Humans of IBCoM: Kayla’s story

As the first signs of spring began to show, I sat out in the sun and interviewed exchange student and fellow IBCoMmer, Kayla. Fascinated by her constant enthusiasm and open mindedness I witnessed during the classes we had together, I knew she would be a great candidate for this edition of humans of IBCoM! Here is Kayla’s story.

Kayla is a 3rd year exchange student from Washington 9 - KaylaDC in the United States. She decided to leave her home and travel all the way to The Netherlands to obtain international experience, be exposed to a variety of culture, widen her worldview, and avoid the somewhat ethnocentric tendencies some Americans have.

When asking her why she specifically chose Ro
tterdam, Kayla explained “It was on a whim!” In the US, she does a double major in sociology and public relations and she was looking for a University that allowed her to do both courses at the same time. Erasmus University was the only one that offered this possibility, so spontaneously, with no other questions, she packed her bags and left!  “I’m open minded and I really want to be here”, so luckily, from day one she was able to adjust really quickly.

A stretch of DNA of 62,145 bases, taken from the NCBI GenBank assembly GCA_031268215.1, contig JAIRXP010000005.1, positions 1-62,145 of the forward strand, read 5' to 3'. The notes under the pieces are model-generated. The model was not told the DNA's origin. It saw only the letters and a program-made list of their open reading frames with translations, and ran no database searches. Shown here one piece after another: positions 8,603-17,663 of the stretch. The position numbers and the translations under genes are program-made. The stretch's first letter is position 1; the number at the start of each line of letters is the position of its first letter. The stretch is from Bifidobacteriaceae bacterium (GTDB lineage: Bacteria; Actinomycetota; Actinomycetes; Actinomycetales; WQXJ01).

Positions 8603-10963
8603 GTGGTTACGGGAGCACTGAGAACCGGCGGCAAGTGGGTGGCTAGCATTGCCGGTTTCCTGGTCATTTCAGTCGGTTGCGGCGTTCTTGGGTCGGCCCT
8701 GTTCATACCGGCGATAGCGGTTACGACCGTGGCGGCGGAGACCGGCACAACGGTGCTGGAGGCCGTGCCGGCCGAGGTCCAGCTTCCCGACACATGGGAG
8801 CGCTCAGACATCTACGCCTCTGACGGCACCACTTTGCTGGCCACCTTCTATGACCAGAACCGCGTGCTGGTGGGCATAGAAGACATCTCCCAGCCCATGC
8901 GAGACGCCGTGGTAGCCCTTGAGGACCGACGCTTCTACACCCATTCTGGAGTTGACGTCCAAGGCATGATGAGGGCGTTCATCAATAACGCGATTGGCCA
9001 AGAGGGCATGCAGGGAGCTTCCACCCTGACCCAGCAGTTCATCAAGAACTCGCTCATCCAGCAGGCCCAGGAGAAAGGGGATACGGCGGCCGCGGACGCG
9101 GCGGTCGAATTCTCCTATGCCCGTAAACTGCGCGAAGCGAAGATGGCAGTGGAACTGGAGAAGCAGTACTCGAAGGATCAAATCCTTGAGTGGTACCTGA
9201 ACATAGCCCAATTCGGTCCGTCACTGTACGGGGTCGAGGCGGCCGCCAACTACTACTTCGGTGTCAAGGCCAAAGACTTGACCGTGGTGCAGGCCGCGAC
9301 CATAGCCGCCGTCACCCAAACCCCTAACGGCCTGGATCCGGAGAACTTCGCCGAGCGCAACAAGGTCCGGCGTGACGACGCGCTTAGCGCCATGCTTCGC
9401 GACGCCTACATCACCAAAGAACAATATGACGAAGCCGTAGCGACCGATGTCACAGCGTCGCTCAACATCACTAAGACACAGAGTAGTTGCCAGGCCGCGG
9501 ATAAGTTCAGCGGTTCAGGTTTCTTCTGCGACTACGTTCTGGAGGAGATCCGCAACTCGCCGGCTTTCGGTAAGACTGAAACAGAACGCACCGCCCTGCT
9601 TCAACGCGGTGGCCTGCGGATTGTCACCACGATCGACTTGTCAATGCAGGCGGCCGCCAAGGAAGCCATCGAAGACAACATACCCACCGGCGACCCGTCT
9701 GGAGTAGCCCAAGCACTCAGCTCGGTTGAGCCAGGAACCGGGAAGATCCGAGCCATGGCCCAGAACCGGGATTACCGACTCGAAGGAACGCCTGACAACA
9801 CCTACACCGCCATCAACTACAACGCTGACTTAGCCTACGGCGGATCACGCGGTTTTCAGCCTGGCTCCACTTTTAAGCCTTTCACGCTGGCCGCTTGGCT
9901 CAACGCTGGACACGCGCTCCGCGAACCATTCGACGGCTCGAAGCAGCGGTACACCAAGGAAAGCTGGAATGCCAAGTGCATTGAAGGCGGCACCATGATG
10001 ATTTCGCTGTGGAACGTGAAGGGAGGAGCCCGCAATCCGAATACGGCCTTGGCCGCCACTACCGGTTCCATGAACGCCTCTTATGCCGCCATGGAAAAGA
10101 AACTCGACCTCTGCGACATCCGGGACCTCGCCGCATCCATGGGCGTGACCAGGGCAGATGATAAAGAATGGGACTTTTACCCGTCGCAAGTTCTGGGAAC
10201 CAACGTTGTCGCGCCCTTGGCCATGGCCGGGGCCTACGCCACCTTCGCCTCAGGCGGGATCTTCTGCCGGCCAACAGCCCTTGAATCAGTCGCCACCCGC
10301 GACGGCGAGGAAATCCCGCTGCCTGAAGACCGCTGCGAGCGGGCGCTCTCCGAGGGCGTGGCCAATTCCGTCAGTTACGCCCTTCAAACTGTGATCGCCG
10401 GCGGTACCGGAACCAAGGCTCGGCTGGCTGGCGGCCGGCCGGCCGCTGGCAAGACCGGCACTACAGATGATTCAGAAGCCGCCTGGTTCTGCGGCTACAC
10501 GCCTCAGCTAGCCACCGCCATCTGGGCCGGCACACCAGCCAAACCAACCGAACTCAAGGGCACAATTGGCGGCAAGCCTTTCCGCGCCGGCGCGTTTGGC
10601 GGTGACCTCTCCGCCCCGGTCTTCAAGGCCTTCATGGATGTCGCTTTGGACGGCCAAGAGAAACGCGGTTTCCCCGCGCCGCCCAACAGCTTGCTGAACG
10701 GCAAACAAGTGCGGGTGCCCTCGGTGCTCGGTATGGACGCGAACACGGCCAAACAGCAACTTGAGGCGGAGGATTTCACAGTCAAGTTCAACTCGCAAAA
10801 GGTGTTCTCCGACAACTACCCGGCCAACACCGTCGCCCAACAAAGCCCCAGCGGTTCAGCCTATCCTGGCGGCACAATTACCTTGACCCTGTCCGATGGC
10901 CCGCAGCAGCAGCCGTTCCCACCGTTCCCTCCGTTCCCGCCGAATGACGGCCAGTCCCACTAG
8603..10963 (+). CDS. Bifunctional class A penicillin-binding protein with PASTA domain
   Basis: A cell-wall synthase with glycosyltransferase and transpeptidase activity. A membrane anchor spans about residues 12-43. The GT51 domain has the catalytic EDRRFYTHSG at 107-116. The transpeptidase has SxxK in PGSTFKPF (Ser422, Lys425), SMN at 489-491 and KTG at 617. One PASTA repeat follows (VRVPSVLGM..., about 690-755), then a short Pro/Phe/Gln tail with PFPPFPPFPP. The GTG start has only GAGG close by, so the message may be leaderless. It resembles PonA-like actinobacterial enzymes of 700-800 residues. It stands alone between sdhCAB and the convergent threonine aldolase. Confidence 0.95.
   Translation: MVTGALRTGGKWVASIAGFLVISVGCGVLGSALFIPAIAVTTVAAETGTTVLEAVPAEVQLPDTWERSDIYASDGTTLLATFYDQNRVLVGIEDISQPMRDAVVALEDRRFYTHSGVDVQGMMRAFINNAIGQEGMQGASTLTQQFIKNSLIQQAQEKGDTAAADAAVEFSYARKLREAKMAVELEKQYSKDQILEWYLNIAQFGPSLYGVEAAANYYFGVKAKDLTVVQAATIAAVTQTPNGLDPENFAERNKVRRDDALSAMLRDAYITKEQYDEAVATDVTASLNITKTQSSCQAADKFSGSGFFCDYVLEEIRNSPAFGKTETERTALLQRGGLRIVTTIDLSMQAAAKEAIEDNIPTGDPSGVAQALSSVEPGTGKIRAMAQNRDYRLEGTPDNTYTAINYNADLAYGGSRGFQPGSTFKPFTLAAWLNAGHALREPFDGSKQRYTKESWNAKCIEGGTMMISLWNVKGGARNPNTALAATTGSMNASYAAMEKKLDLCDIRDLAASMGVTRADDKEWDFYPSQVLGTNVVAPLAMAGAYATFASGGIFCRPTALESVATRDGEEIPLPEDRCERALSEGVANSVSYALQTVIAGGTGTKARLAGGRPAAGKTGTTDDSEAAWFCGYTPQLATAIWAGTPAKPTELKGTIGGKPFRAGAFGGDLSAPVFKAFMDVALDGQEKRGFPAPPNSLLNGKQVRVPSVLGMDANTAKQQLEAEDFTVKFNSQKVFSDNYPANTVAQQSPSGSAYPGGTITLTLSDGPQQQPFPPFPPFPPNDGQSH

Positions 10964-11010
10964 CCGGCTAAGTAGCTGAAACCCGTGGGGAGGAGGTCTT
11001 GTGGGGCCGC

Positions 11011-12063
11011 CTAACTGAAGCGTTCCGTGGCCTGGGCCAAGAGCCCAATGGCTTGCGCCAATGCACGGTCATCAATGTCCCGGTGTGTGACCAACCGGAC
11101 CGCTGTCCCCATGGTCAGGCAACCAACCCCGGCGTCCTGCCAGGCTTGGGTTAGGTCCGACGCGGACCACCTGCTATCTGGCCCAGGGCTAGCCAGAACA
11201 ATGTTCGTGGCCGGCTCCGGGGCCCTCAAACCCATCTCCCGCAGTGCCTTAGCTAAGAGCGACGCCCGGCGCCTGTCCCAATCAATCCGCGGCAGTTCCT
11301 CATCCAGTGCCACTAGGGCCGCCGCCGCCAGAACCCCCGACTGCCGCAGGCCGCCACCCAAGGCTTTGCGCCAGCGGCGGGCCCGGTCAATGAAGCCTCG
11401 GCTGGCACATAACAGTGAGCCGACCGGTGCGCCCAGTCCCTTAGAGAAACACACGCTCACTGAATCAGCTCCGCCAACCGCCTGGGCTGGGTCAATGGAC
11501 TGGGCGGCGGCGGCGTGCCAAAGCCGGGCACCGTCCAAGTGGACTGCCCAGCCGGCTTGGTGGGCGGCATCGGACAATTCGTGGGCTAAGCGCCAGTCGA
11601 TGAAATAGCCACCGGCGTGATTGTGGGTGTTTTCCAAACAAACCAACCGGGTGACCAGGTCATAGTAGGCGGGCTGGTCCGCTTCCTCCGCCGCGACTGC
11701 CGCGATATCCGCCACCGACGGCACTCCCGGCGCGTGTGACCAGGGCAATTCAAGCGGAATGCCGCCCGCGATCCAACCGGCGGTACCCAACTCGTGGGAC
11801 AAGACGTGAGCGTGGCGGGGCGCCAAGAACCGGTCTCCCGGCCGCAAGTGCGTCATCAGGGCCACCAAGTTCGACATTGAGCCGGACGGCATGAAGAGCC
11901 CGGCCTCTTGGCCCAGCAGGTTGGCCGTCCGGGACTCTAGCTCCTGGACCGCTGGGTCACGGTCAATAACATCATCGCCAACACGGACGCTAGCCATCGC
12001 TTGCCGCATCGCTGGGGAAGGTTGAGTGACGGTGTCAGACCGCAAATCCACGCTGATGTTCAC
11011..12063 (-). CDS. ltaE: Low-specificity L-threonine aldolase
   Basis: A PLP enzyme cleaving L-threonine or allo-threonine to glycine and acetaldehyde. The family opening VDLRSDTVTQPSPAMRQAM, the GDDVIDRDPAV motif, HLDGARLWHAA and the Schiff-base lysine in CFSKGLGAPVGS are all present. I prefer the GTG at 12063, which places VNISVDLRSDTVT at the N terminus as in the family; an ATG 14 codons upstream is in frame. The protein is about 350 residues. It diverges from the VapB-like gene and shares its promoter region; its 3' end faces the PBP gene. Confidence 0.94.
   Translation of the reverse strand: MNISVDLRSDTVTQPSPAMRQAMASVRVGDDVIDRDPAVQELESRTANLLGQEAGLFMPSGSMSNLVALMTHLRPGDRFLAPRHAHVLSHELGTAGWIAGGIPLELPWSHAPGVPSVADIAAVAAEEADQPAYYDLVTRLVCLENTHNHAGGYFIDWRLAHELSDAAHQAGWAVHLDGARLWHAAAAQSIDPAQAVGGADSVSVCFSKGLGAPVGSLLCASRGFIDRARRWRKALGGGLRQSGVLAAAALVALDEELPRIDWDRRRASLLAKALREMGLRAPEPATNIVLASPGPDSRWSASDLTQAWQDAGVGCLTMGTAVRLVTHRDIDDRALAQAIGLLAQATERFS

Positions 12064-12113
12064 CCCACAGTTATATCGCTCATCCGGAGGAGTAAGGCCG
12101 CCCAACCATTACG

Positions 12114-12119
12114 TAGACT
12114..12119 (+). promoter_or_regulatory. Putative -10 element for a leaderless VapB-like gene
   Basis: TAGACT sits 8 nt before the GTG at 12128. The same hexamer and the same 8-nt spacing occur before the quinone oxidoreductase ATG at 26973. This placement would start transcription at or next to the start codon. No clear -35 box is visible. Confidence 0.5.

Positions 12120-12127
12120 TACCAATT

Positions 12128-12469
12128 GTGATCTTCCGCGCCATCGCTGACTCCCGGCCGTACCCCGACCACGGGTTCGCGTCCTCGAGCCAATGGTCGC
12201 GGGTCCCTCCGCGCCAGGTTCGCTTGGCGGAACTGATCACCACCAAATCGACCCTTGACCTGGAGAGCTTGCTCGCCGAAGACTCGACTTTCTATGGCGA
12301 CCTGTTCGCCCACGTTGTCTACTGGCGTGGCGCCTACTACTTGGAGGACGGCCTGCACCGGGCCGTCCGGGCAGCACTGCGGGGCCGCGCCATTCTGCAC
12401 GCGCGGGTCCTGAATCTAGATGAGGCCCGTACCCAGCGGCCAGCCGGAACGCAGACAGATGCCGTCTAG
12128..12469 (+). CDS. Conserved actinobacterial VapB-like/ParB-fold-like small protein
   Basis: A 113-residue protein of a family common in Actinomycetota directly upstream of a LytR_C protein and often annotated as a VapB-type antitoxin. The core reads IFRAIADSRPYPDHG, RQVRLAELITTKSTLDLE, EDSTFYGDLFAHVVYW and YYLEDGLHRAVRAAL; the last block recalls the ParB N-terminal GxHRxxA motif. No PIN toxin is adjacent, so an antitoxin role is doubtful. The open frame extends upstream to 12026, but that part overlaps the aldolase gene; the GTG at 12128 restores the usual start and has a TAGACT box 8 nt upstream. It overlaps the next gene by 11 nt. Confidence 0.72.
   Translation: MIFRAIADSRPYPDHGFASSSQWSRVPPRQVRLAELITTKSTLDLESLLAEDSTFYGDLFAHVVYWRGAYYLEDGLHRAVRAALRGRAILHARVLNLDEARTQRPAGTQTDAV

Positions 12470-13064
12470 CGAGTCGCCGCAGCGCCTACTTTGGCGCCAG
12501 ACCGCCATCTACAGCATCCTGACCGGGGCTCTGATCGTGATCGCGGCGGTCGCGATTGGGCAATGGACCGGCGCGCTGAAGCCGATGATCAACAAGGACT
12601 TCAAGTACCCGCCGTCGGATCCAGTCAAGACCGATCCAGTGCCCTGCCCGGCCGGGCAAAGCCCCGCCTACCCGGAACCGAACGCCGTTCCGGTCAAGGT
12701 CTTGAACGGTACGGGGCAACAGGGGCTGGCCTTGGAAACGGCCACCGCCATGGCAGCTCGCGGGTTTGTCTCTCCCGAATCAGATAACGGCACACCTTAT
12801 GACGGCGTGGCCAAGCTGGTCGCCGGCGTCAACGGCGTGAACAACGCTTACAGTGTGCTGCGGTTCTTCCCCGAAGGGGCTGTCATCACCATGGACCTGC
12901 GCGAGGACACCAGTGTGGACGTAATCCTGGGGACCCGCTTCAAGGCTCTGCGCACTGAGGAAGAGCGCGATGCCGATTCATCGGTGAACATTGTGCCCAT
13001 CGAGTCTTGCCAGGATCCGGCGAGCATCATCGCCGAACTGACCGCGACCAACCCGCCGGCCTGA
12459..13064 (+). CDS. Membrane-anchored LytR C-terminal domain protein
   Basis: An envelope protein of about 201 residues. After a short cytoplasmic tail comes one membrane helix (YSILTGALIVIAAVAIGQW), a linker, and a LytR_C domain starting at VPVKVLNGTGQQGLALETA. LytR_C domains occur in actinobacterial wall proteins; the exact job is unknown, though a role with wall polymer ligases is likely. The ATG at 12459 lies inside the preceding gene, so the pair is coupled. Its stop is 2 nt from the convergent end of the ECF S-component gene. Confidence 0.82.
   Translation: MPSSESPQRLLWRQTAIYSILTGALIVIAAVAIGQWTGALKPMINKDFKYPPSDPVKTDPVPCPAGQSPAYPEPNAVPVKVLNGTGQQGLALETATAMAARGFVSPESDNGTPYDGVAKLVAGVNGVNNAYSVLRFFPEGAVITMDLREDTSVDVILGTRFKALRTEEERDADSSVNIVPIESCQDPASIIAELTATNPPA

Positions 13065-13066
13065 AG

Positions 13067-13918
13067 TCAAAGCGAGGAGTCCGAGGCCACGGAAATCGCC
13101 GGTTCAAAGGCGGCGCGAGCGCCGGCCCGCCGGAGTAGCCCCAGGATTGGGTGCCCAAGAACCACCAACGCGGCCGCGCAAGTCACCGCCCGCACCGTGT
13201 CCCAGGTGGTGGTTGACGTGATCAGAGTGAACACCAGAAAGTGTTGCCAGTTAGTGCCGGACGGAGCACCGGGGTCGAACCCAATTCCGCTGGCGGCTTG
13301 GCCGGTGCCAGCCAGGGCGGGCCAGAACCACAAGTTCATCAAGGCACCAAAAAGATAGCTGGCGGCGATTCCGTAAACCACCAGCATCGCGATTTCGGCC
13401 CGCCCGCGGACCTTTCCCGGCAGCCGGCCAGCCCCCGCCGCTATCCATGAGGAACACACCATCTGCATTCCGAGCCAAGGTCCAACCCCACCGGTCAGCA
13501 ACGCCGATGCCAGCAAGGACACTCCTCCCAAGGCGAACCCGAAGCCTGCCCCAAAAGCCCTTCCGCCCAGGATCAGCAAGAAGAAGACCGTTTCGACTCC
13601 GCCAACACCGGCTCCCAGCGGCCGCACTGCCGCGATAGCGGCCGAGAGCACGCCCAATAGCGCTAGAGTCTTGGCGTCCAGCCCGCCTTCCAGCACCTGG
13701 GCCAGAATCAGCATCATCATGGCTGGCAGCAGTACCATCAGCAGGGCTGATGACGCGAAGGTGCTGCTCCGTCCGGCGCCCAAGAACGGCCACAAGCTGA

In regards to how she felt about the student life here, Kayla reflected on how people here seem to drink and party a lot more than her friends back in America. Interested by the fact that her experiences were not like the stereotypes of sororities and fraternities that we see in movies and TV shows, I asked her how her student life at home was. Kayla replied: “I’m in a fraternity (both boys and girls combined) and it’s not like the stereotypical frat life. We don’t have random school hosted parties on Tuesday night. We don’t go out during the week actually – we mostly go out on Thursday, Friday, Saturday, while the rest of the nights you’re at home studying.”

Kayla also stated that student life here varies from America regarding student associations: “At home, since most people live on campus, there is more interaction. There are over 350 student organisations there, but here there are a lot less and as an international student, only speaking English, you have to factor out the ones for Dutch students or the ones that are not too long. So, yeah student life has been a little tricky.”